My planning goes the same way, but I have to really get creative when I am doing an online lesson. This requires me to research or create things that my students can manipulate just like we are in person. I use Google Meet because it talks nicely with my whiteboard (Google jamboard), it works well with Google Slides and Google doc, gmail, and Google’s calendar. I can quickly and efficiently access my materials in the meeting without having to download things to share my screen.


I think the hardest thing to do is to get this information into a whiteboard that is easy for both me and my student to use. What I will typically do is create a Google slide with the image I want to cast into the background of the whiteboard, then I will import that image after taking a screenshot of it. If it is embedded into the background, then it cannot move around. Then I will create any manipulatives that need to be on the screen. For example, I might need counters. Within the jamboard, I will create a circle, add color, and then duplicate it as many times as I need to for the activity we are doing. Or, I might need a protractor, so I will find an image with a transparent background, I will add it as an image onto the screen so it can be moved around. All of this takes quite a bit of time and planning to make sure my whiteboard is ready for each of my students.

Google Meet Session

I also use a Google Classroom for each of my students or classes. I can add a Google Meet link inside of the classroom and my kids can join after I invite them for the lesson. Then I can share my whiteboard, slides, etc.

I would estimate that it takes me about an hour of planning for each hour of teachings. Then it takes me about 10 minutes after the lesson to write my notes and get my invoicing done. That is the same for both in-person and online clients.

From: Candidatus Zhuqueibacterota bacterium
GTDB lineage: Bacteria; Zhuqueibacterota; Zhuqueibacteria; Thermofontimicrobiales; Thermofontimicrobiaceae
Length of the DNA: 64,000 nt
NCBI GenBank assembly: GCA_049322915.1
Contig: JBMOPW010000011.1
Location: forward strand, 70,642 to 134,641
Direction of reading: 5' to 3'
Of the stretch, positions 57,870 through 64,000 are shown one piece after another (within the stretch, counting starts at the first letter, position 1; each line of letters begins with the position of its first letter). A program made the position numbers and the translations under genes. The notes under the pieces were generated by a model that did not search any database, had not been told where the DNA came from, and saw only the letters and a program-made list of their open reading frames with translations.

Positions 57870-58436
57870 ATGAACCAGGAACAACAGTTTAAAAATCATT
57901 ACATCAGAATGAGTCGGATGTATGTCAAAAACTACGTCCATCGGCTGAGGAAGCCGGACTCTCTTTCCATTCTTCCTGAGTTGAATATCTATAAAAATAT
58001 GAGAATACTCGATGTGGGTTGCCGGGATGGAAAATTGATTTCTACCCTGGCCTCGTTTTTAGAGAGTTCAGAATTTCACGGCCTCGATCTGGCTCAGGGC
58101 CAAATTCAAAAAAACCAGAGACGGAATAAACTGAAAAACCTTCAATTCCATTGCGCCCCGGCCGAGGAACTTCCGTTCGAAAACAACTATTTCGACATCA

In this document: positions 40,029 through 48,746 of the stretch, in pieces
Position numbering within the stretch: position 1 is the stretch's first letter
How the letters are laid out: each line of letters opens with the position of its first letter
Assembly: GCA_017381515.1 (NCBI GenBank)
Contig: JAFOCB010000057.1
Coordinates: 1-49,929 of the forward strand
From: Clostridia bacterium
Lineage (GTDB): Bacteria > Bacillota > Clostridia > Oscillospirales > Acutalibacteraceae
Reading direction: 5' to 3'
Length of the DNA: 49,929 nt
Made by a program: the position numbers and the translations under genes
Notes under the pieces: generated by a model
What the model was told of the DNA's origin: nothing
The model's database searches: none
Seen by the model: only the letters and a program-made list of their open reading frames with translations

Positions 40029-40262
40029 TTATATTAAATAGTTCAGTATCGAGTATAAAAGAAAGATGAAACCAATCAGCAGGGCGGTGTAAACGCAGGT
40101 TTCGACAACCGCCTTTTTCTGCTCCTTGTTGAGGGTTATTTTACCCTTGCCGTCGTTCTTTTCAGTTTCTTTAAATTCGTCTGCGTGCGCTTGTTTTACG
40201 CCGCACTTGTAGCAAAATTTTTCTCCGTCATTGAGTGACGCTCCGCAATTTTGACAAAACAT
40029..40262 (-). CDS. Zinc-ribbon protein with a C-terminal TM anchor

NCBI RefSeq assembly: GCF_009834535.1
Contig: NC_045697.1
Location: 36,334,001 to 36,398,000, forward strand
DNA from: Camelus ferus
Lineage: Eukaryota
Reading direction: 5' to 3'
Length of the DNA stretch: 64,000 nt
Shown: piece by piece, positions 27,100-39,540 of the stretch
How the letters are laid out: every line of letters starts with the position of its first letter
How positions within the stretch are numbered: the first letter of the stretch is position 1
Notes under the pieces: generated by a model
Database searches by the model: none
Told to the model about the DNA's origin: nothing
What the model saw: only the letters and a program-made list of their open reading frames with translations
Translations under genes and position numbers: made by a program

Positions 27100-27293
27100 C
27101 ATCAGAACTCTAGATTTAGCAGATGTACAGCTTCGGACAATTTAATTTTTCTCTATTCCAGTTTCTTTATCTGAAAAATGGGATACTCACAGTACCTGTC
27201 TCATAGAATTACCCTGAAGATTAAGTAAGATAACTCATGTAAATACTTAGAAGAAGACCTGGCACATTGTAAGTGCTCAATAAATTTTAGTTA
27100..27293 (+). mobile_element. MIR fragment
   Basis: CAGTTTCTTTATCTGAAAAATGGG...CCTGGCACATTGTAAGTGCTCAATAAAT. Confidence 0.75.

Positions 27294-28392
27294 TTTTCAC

So, in order to teach an in-person client my total time is 1 hour of planning, 1 hour of teaching, 10 minutes of office work, and then total travel time to and from which is about 40 minutes round trip. I only charge my clients $50 for an hour of instructional service, but as you can see, it is closer to 2 + hours.

When you are considering if you want in-person or online tutoring, I think you can be assured that you are getting the same thing! I love the challenge of teaching. I love the kids, and I have been so blessed with wonderful, supportive parents.

For more information about Tutoring with Sheryl, be sure to visit

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Published by Tutoring with Sheryl

I have 32 years of experience teaching in public schools in Nebraska. I hold a Bachelor of Science in Education from the University of Nebraska-Lincon. I hold a Master of Education in Curriculum and Instruction from Doane University. I have 2 Google for Education Certifications. I have been tutoring online for 1 year. I have worked with countless students of all ages to support their education. I also support teachers with planning and management in their classrooms.